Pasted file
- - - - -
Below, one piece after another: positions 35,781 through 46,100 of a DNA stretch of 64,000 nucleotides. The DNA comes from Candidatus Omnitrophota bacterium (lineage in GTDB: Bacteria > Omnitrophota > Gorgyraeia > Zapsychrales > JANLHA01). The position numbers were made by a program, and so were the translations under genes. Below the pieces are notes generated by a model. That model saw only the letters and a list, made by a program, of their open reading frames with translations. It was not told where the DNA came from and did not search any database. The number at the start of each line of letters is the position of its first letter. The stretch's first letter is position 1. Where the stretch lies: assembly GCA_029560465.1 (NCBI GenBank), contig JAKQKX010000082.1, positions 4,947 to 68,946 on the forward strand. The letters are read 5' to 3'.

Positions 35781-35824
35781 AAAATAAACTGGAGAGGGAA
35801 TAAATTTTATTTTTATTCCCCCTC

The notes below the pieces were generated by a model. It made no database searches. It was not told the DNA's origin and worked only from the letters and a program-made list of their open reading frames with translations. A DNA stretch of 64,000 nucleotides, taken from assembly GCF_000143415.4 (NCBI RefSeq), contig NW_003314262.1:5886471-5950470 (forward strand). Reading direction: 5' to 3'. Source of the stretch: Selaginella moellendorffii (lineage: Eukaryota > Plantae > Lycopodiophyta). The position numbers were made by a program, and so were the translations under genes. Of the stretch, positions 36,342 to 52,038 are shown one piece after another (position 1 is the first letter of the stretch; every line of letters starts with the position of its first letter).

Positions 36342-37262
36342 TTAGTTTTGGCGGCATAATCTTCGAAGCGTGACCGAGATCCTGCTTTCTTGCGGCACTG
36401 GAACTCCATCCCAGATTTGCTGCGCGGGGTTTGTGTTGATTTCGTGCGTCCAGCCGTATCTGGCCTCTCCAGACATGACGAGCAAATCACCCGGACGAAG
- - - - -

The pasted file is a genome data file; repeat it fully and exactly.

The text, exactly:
Below, one piece after another: positions 35,781 through 46,100 of a DNA stretch of 64,000 nucleotides. The DNA comes from Candidatus Omnitrophota bacterium (lineage in GTDB: Bacteria > Omnitrophota > Gorgyraeia > Zapsychrales > JANLHA01). The position numbers were made by a program, and so were the translations under genes. Below the pieces are notes generated by a model. That model saw only the letters and a list, made by a program, of their open reading frames with translations. It was not told where the DNA came from and did not search any database. The number at the start of each line of letters is the position of its first letter. The stretch's first letter is position 1. Where the stretch lies: assembly GCA_029560465.1 (NCBI GenBank), contig JAKQKX010000082.1, positions 4,947 to 68,946 on the forward strand. The letters are read 5' to 3'.

Positions 35781-35824
35781 AAAATAAACTGGAGAGGGAA
35801 TAAATTTTATTTTTATTCCCCCTC

The notes below the pieces were generated by a model. It made no database searches. It was not told the DNA's origin and worked only from the letters and a program-made list of their open reading frames with translations. A DNA stretch of 64,000 nucleotides, taken from assembly GCF_000143415.4 (NCBI RefSeq), contig NW_003314262.1:5886471-5950470 (forward strand). Reading direction: 5' to 3'. Source of the stretch: Selaginella moellendorffii (lineage: Eukaryota > Plantae > Lycopodiophyta). The position numbers were made by a program, and so were the translations under genes. Of the stretch, positions 36,342 to 52,038 are shown one piece after another (position 1 is the first letter of the stretch; every line of letters starts with the position of its first letter).

Positions 36342-37262
36342 TTAGTTTTGGCGGCATAATCTTCGAAGCGTGACCGAGATCCTGCTTTCTTGCGGCACTG
36401 GAACTCCATCCCAGATTTGCTGCGCGGGGTTTGTGTTGATTTCGTGCGTCCAGCCGTATCTGGCCTCTCCAGACATGACGAGCAAATCACCCGGACGAAG